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Who's Your Daddy?

Imagine never having met your father. He wasn't even present at your conception and doesn't know you exist.

Now imagine there are others who share this experience and might even share your DNA. One of these people could live down the block from you or pass you on the street. Would you consider them family?

The first significant wave of sperm donor children — an estimated one million people — has grown up with heavy questions on their minds.

Like adoptees, sperm donor kids are curious about their genetic origins. But unlike adoptees, these offspring could have upwards of 10 half-siblings who share their physical and intellectual characteristics.

"As much as people don’t want to think so, there’s a bond between these people," said Wendy Kramer, a single mother of 13-year-old Ryan, who was conceived by donor insemination.

In 1999, Wendy and Ryan started the Donor Sibling Registry to help link up biological siblings conceived from the same sperm donors. The site was inspired by the frustration they experienced when trying to find Ryan’s donor dad, known to them only as Subject 1058.

"I feel that there is a part of me, half of me, physically and emotionally that I can pull out from my mother’s side of the family," said Ryan. "Then there’s this other part that is invisible."

Ryan has known he was conceived through donor insemination since he was 2 years old and asked his mom why he didn’t have a father (Wendy and her ex-husband opted for donor insemination after having fertility issues, but divorced shortly after).

When Ryan was 7, he wrote to the California Cryobank, the sperm bank which helped his mother conceive, but they wouldn't provide anything more than what’s called a "long form" outlining the donor’s physical, medical and intellectual characteristics.

At the age of 18, Ryan can request that Cryobank contact his donor father, but until then, the clinic has nothing else to offer.

When Ryan turned 8, he learned that three families had asked for re-donations from Subject 1058. Since families can only request a particular donor if they've had a live birth from him, Ryan realized he had at least three half-siblings — but no means of finding them.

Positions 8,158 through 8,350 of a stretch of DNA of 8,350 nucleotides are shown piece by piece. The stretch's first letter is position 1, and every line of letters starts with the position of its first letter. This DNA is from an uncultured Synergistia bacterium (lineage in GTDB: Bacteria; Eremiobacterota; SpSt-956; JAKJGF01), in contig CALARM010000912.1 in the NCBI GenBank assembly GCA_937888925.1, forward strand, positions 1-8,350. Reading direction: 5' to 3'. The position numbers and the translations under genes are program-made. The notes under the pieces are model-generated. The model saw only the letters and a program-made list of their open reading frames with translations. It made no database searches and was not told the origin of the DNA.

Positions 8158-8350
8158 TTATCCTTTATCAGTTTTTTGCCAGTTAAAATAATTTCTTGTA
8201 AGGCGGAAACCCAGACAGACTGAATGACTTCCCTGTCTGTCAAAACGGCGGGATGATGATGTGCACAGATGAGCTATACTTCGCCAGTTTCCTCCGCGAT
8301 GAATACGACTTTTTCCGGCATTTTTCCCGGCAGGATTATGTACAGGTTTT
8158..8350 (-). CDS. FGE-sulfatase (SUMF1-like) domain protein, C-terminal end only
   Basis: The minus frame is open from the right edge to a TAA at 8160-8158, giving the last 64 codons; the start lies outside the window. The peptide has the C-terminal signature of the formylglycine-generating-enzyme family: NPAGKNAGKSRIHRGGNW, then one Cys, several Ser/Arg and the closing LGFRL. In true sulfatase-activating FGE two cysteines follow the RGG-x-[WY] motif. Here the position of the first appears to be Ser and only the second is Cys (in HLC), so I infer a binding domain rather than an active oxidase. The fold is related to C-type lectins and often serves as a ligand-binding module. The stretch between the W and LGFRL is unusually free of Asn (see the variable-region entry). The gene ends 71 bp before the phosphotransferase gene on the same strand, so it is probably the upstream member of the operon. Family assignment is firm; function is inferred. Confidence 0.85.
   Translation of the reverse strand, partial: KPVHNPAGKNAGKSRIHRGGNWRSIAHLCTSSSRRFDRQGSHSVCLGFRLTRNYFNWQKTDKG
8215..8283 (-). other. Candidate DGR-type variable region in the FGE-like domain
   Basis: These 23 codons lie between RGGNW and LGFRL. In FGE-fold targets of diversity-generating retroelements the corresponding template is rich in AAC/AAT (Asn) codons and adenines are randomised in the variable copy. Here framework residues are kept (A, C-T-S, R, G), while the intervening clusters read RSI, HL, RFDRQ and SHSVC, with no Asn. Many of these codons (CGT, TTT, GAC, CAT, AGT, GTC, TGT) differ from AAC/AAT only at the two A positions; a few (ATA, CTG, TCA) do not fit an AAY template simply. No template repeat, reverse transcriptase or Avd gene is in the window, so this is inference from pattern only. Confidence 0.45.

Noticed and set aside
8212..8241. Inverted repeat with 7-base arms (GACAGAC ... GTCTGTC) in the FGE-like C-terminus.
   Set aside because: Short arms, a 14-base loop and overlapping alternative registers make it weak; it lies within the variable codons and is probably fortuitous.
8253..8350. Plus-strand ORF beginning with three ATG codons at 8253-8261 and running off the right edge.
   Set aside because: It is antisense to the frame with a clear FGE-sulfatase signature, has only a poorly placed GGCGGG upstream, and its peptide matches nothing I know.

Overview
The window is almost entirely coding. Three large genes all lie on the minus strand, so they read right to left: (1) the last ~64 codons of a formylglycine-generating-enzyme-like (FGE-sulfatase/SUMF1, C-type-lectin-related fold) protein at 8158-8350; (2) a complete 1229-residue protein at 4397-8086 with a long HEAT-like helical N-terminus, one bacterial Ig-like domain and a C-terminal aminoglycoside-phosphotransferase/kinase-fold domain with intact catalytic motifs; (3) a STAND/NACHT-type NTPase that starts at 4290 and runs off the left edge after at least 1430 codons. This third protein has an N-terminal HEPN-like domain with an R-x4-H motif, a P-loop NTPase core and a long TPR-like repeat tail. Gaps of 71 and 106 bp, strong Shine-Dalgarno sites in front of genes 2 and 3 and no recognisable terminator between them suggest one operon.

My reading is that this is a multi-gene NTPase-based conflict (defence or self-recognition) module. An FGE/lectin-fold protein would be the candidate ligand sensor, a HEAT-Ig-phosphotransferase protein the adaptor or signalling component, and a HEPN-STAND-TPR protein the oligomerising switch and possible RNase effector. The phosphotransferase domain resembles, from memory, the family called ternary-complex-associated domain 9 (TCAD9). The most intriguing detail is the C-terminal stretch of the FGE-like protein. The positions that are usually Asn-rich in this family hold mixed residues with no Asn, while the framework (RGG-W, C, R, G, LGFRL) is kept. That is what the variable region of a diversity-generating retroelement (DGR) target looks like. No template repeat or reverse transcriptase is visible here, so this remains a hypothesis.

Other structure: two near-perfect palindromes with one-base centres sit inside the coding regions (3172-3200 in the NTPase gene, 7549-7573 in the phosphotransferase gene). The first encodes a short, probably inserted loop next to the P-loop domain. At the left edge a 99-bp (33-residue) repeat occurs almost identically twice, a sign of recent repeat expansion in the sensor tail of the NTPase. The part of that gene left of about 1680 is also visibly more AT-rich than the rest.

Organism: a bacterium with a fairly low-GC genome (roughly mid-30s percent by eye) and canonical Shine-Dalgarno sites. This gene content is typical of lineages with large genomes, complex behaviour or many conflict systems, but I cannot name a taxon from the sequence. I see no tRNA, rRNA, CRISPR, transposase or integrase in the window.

That’s when Ryan and his mother started the registry, which has almost 1,000 members, and has made more than 70 matches.

Wendy has been contacted by a woman who says she conceived two children from Ryan’s donor, but they haven't met because the kids don’t know they were conceived through donor insemination.

Secrecy is a common thread in the stories of sperm recipients and donors alike.

At age 24, Steve Martinez, now 46, became a donor at the Salt Lake Women’s Clinic after his human sexuality teacher offered male students extra credit for participating in the program, then writing a report on the experience.

"It was egocentric. I felt like I was a big, strong, good-looking guy and that if we were at the bar, she’d pick me anyway," said Martinez.

Between 1982 and 1984, Martinez donated roughly 30 times with no knowledge of what would become of his donations. He has signed on to several online registries, but hasn't found any of his offspring.

"It’s an incredible curiosity to me," he said. "Did they get my gray eyes, premature gray hair, do they like science, are they sports kids?"

The question of whether or not to connect donors and their offspring has yet to be aggressively addressed by the sperm bank community at large, but the issue is increasingly relevant.

"The industry is self-regulated," said Alice Ruby, executive director of the Sperm Bank of California. "The American Society of Reproductive Medicine recommends no more than 25 children from the same donor for a population of 800,000."

In a city the size of New York that could mean 250 offspring from one donor.

The self-imposed limit at the Sperm Bank of California is 10 families per donor worldwide, with each family free to produce as many offspring as they like from that donor, according to Ruby. But that sperm bank — the only non-profit one in the U.S. — is more conservative than most.

In 1983, the bank launched the first "donor identity release" program, which offers donors the option to sign up to be contacted when their offspring reach age 18.

"Everyone [sperm banks] followed our lead in providing some information on donors … very few followed us on donor identity release," Ruby said. "The conventional wisdom is to say most donors don’t want to be involved, and that men will not donate under donor release. But we’ve found that’s not true. Seventy percent of our donors opt for donor release."

To date, just 35 of the sperm bank’s donor identity release kids have turned 18, only five have come forward and only one has contacted her donor father. That number is set to explode in years to come.

"I think donor insemination is a very good thing for society. It can help out a lot, but there are still some things that need to be tweaked," said Ryan, a uniquely articulate 13-year-old. "I believe that it’s time to rethink the industry’s policies and their rules."